Senate Shuns Attempt To Add Agents

Stephen Dinan, Washington Times, July 15

The Senate voted yesterday against fulfilling its pledge from last year to hire 2,000 more Border Patrol agents and fund 8,000 new detention beds for illegal aliens in fiscal 2006, as some potential presidential candidates weighed in on border security and illegal immigration.

The intelligence overhaul bill that Congress passed and President Bush signed into law in December called for 2,000 new agents and 8,000 new detention beds every year for the next five years in order to meet a threat posed by illegal aliens.

Yesterday’s votes were on amendments to the Department of Homeland Security spending bill, which funds only 1,000 more agents and 2,240 more detention beds in fiscal 2006.

Sen. John Ensign, Nevada Republican, had called for another 1,000 agents, and Sen. John McCain, Arizona Republican, called for 5,760 more beds in order to meet the goals set by last year’s bill, with both increases being paid for by reducing grants to state and local governments.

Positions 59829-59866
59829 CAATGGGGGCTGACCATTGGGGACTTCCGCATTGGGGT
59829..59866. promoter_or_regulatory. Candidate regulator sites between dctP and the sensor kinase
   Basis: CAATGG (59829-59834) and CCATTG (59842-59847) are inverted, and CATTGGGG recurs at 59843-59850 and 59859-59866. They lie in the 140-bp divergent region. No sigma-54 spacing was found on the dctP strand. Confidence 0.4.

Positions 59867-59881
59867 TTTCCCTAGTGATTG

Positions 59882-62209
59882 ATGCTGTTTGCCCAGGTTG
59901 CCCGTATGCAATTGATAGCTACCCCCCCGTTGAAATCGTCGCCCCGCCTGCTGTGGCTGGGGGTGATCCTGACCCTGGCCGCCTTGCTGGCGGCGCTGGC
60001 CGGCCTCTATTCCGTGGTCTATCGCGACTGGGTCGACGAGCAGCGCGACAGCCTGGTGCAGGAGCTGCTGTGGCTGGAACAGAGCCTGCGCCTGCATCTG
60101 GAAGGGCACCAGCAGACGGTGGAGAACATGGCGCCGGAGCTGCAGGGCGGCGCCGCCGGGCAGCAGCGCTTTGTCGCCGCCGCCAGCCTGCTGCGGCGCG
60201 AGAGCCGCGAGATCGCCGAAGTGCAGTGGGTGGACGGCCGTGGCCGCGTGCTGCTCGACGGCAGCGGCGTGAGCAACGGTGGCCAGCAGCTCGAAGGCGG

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But Sen. Charles E. Schumer, New York Democrat, said the amendments would sap funds from local law enforcement.

“That’s the problem here. It’s not in strengthening the borders. It’s in taking away money from the people every day who defend us and, since 9/11, have new duties,” he said.

Both amendments failed—Mr. Ensign’s by a 60-38 vote, and Mr. McCain’s 56-42. Later in the evening, the overall Homeland Security bill passed 96-1, with Sen. Tom Coburn, Oklahoma Republican, voting against it.

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